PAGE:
"It impacted me dramatically," said Johnson, who had just come from playing in the backyard with his daughter on Sunday. "I sat there with my mouth wide open looking at the carnage that took place. I was glued to the television for a couple of hours watching the red flag, what unfolded.
"I couldn't believe it took Dan's life."
The incident made Johnson aware of why his attorney, who has dealt with the tragic deaths of open-wheel clients, always urged the future Hall of Famer not to pursue his goal of racing in the Indianapolis 500. It made him aware of the emotions his wife and kids would feel if he were to dabble in other forms of motorsports such as IndyCar, as he talked about only this past week.
"It's always been my dream to race the Indy 500," Johnson said. "But we kind of had a deal that once we had kids, then I needed to look the other way on that. There's a racer in me that wants to, but I know how dangerous those cars are.
"Yesterday was proof to the danger of those vehicles on ovals."
Life goes on.
It's always been my dream to race the Indy 500. But we kind of had a deal that once we had kids, then I needed to look the other way on that. There's a racer in me that wants to, but I know how dangerous those cars are.
”-- Jimmie Johnson
Yet every once in a while moments like Sunday remind us all that no matter how safe these race cars seem, there's always the risk of catastrophic danger. There was a reminder of that here in Victory Lane in the form of the No. 3 Wrangler Nationwide car that Dale Earnhardt Jr. drove to victory last year at Daytona to honor his father.
Ten years ago, many thought stock cars were safe.
Then we all mourned.
Many still are.
"You get these taps on the shoulder occasionally," said Robin Pemberton, NASCAR's vice president of competition. "We all know what we do. All series work on safety. It's never enough when things like this happen."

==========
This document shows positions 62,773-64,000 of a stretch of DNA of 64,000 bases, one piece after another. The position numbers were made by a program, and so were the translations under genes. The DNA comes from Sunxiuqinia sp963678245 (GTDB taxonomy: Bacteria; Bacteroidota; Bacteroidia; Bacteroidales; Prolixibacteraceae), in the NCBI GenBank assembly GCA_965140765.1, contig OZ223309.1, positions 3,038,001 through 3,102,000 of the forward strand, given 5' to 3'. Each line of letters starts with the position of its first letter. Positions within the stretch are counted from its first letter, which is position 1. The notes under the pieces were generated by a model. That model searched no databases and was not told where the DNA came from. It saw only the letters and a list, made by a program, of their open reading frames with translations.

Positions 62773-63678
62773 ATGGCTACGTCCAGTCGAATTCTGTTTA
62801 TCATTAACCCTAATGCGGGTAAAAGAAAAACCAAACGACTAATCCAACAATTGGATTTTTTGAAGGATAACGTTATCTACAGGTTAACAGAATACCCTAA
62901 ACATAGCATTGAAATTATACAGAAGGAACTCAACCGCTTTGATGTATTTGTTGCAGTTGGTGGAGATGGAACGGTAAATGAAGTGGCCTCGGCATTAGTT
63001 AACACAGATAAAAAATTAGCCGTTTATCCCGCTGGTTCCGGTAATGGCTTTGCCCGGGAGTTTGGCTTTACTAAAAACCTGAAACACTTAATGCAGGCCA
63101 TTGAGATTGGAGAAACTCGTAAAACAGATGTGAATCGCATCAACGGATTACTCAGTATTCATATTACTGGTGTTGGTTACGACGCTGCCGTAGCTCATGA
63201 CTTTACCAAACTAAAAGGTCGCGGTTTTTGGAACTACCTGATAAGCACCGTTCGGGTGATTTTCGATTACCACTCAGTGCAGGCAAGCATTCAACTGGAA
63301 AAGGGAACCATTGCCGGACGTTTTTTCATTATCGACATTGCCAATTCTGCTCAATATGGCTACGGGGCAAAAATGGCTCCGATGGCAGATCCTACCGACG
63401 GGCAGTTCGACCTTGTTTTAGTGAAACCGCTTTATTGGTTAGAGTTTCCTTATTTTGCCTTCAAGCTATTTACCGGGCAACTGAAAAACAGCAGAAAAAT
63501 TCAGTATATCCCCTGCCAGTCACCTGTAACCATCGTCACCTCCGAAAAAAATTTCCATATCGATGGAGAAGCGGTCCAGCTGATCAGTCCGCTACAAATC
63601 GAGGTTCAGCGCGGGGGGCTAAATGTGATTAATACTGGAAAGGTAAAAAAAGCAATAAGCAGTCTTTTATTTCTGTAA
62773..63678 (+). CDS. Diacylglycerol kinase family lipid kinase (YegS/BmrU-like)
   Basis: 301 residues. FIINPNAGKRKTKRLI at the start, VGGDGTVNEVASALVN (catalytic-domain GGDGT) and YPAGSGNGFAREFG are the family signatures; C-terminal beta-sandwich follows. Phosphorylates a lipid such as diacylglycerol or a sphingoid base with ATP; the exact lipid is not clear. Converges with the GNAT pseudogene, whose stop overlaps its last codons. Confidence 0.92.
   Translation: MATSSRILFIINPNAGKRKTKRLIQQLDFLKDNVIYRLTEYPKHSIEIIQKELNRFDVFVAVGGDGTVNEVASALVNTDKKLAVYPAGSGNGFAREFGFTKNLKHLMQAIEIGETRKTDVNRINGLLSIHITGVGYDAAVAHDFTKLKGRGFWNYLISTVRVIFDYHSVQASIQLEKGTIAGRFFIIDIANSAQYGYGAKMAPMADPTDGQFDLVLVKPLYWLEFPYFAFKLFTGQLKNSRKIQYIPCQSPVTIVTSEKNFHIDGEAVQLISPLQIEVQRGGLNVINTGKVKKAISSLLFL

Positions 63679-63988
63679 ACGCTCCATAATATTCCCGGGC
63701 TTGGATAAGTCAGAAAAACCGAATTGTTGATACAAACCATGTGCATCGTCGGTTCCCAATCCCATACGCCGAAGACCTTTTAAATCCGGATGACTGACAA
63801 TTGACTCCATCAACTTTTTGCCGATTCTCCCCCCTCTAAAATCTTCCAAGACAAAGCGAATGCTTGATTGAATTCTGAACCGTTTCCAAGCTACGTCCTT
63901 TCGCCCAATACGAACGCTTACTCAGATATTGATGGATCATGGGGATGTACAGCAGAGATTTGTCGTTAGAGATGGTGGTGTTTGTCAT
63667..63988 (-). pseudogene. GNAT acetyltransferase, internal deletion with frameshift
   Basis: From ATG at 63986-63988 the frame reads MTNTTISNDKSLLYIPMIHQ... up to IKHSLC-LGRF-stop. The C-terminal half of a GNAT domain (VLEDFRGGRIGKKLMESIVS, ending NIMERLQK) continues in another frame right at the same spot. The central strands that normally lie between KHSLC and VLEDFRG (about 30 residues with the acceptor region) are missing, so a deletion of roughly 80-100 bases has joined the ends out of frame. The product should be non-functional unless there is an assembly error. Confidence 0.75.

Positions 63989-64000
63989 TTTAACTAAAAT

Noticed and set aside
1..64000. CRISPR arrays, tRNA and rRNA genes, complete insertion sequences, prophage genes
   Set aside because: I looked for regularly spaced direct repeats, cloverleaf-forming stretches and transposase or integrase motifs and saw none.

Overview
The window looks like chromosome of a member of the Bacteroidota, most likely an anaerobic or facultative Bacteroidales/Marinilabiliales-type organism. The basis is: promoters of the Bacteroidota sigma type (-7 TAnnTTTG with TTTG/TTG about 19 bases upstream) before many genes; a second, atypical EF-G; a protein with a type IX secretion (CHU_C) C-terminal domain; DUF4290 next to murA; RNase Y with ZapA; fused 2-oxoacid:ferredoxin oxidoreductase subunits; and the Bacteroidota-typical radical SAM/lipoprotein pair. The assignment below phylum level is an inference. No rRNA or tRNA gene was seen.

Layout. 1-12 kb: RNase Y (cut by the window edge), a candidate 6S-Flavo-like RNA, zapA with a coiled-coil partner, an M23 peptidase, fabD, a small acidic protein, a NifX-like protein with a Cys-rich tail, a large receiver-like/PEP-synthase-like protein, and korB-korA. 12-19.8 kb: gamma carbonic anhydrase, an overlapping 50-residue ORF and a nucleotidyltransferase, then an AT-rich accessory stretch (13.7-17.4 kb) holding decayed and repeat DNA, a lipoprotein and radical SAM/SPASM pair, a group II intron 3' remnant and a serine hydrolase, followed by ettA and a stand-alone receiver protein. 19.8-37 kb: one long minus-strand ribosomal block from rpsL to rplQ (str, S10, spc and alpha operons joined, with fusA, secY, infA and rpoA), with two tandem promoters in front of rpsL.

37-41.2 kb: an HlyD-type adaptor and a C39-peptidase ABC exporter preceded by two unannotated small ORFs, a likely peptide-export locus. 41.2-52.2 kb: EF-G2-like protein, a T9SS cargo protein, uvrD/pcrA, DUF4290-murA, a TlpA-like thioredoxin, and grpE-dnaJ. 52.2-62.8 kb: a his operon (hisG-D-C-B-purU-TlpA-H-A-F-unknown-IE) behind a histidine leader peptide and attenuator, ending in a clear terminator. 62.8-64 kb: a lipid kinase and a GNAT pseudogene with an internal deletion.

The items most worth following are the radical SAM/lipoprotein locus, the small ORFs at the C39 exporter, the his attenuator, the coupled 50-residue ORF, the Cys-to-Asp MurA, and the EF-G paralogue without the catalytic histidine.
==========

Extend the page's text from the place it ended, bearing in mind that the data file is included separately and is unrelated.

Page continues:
Thinks like what happened in Las Vegas opens eyes. Richard Childress Racing driver Jeff Burton met with Pemberton on Monday to discuss concerns he had with unprotected areas on the backstretch at CMS.
He wasn't slamming the track. He was just trying to help motorsports avoid another gut-wrenching day.
"I've said it for years: You'll never reach safety," Burton said. "It's not a goal, it's an effort, and there's no way that you can ever be as far along as you want to be."
What happened in Las Vegas impacted Burton like many others. He watched it with his wife and kids. He couldn't help but think about Wheldon's wife and kids.
But, like Johnson, he was back in the car on Monday.
"Yeah, you know, it's a hard business sometimes," Burton said. "You gotta keep going. Obviously, you watch something like that, it's horrific, it's uh, you know somebody has a passion for something, loves doing it, but it's extremely dangerous and I think sometimes people forget how dangerous it is."
The racing community, which at times seems so large and spread out but in reality is very small and tight, was reminded of that on Sunday.
We were reminded on Monday that life goes on.
"It's a tough deal," Earnhardt said. "I can't imagine how everybody, his family and everybody in that series is dealing with it."
Actually, if anybody can imagine that, Earnhardt can. He went through it in 2001 when he lost his father. Asked to share what the Wheldons might be feeling, Earnhardt politely declined.
"Nah, I'd rather not," he said. "I mean, that's a little bit personal, so if you've got another question I'll be glad to answer it."
Life goes on.
David Newton covers NASCAR for ESPN.com. He can be reached at firstname.lastname@example.org. Follow him on Twitter at @DNewtonespn.